After a quick lunch we head off for Montacute House, a beautiful example of Elizabethan architecture; built in honey-coloured stone, it was created for Edward Phelips between 1595-1601.  Phelips was a lawyer who became Speaker of the Commons and later Master of the Rolls.  His descendants inhabited the house until 1913, when much of the land was sold and the house leased out.  One of its notable tenants was Lord Curzon who lived there with his mistress, the romantic novelist Elinor Glyn.  After Lord Curzon died in 1925 it reverted to the family who sold it for scrap in 1931.  Fortunately, it was bought by Ernest Cook (of the travel agents Thomas Cook) who gave it to the National Trust.

Starting at the top you come to the gallery running the length of the house which houses the National Portrait Gallery Collection of Tudor and Jacobean Monarchs with prominent members of their courts.  Going down to the first floor many of the rooms were altered by Lord Curzon but there is an interesting collection of samplers going back to the 17th Century.  The ground floor is furnished but it is not original to the house, but I noticed the tapestries which come from Belgium and France; “The Hunter” from the Gobelin factory in Paris still retains much of its colour.

It is our last day, but we have one more property to visit on the way home.  The Vyne is a lovely house in Tudor brickwork which was originally part of a much larger Tudor house built by William, first Lord Sandys, Henry VIII’s Lord Chamberlain.  Henry visited it on several occasions and it was therefore fitting that it was recently used in the BBC series Wolf Hall.  The estate was sold to Chaloner Chute, Speaker of the House of Commons in 1653.  This family held the property until 1956 when the house and its contents were given to the National Trust.

We arrive back in Worthing where everyone is saying what a lovely time they have had and how friendly everyone was.  Our thanks go to Jean White (whose first time as leader this was) for her hard work in organising everything and for having looked after us so well.  We are all now eagerly looking forward to finding out where next year’s holiday will be.

Although we were not able to visit some of the rooms, the art work has been displayed so that we can inspect it at close quarters.  The most striking are two paintings by Samuel Van Hoogstraten: “The perspective view of the courtyard” and, my favourite, “A view through a house” which really makes you feel the dog will bound forward to greet you.  Also, there is the original and a copy of a work by Murillo entitled “An urchin mocking an old woman eating migas” where you are invited to guess which is which.

Among other things are the Delftware, particularly the tulip vases and the Gillows Regency-style chairs.

Our tour of the city begins with a look at the outside of No. 1 The Crescent, which is now a museum, then we look at the frontage of the Assembly Rooms, and on into the centre of Bath, where on foot we look at the front of the Roman Baths, the Pump Rooms and the Abbey.  We also pass Sally Lunn’s house (baker of the famous bun) although no one knows if she is real or the name is a corruption of the French for day and night.  The buns are dark on top and light underneath.  Even more fascinating is the reason for the holes at the top of the building which is to encourage owls to nest and keep the vermin down.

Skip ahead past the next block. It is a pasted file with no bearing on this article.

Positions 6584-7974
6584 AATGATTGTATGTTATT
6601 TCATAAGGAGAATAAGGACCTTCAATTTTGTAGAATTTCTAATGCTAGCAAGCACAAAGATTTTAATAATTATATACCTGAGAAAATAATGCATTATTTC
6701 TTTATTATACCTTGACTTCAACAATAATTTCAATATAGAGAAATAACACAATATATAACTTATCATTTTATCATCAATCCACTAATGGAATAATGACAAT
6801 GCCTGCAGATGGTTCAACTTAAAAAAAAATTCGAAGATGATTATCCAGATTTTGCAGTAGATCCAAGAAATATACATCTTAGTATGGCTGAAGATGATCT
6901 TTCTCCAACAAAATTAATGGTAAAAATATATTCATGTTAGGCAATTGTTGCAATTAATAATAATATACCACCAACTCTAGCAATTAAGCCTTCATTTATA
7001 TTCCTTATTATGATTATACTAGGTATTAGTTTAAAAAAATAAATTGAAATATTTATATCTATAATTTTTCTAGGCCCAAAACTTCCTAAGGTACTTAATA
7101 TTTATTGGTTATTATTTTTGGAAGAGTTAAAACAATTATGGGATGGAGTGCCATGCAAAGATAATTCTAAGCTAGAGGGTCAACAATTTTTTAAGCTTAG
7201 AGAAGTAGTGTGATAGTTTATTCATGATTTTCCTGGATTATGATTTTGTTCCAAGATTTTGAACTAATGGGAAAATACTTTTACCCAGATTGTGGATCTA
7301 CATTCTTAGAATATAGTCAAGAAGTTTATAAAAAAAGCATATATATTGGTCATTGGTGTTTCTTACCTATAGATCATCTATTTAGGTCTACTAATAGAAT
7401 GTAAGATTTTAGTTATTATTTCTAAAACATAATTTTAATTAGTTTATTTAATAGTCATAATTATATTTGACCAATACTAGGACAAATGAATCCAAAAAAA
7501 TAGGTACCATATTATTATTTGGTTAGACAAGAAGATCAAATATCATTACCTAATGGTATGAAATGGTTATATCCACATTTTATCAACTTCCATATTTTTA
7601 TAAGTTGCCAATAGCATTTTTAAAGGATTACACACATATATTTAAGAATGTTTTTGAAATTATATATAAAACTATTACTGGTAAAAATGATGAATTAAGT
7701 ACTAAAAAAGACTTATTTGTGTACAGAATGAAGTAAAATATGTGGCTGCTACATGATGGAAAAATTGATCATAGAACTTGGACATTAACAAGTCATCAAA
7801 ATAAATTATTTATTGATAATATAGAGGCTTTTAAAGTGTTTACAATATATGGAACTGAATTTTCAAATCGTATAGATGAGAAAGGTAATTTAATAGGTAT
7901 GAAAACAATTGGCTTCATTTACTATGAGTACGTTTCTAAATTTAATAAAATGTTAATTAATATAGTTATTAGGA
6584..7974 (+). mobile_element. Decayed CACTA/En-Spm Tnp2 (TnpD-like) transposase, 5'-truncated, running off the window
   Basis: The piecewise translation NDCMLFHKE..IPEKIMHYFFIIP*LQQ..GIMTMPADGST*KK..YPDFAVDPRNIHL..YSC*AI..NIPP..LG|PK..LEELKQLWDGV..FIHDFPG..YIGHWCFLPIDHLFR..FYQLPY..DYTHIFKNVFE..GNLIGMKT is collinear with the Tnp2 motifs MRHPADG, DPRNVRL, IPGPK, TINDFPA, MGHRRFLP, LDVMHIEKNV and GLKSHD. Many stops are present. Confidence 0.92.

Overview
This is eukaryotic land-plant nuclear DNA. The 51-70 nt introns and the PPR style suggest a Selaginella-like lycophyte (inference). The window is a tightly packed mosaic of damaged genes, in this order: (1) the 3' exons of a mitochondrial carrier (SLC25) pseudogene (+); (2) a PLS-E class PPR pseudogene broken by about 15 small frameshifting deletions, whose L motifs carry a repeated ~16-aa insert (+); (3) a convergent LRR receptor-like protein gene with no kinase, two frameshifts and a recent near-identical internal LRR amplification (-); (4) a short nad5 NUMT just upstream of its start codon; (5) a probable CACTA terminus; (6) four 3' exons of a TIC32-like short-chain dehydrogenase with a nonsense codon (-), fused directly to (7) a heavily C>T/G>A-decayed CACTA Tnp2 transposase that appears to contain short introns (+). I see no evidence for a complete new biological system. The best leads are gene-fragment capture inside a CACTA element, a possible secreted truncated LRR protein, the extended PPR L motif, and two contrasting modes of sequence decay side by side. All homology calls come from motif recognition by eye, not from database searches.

Now everyone has free time to do what they want.  Some want to go shopping and others are going to have a leisurely lunch in the Pump Rooms.  I am not going there as I tried the waters many years ago – never again!

I decided to visit the Roman Baths as I have not been inside for a long time.  How it has changed!  A very modern museum now adjoins the old baths and extends

under the Pump Rooms to display the remains of the Temple of Sulis Minerva.  The waters for the baths come from the Mendip Hills and is the only thermal spring in the UK.  The Iron Age tribe, the Dobunni, dedicated the spring to the goddess Sulis but it was when the Romans arrived in AD 43 that the site was enclosed.  The Romans were careful not to upset the locals and so twinned the goddess Sulis with their goddess Minerva.

Among the wonderful treasures to see are the gilded bronze head of Sulis Minerva which was dug up in 1727 and the carved blocks from the temple pediment in which the centre is possibly a depiction of Neptune.

Sally Lunn’s House

Lady Victoria Gibbs

Inside the Chapel

A view of Tyntesfield

Group photo outside the Royal Crescent

Bath Abbey

Passing out of the house via the lovely chapel I explore the gardens. Down in the Kitchen Garden, in one of the greenhouses, I find the finest display of gourds I have ever seen.

The beautiful scissor arches which were originally put up to stop the tower falling down are the third of the wonders of Wells and the fourth is the Jesse Window showing Christ’s family tree from Jesse, father of King David.  The original 14th Century glass glows with vibrant yellows and greens.  The fifth is the Chapter House which I am not going to visit as it has some very uneven stairs, so I go back to join Val.  On the way out I notice the font, which is older than the cathedral, going back over a thousand years.

Val takes us to the Vicars Close, originally built in 1384 as housing for the choristers, then we walk to the Bishop’s Palace to see the swans on the moat, but they are not ringing the bell for food today as there is no rope for them to pull on, no one being in residence.  It is now too late to go into the Palace although I think some managed to get a look around.



 The Scissor Arches

 The Vicars Close

 Montacute House

 A garden view

 A tapestry

 “The Hunter”

I was particularly taken with the grand staircase which was created in the late 1700’s and by the Print Room which, as was the fashion in the 19th Century, was covered in prints pasted on the walls.  Upstairs is an exhibition devoted to the recent re-roofing which includes a film taken from a drone high above the new roof.  We exit via the chapel, passing the Tomb Chamber which has a monument to Speaker Chute.  In the garden there is a domed summer house built in the 17th Century and a large lake full of wildlife.

 The Print Room

The Garden looking towards the Summerhouse

 Hall and Staircase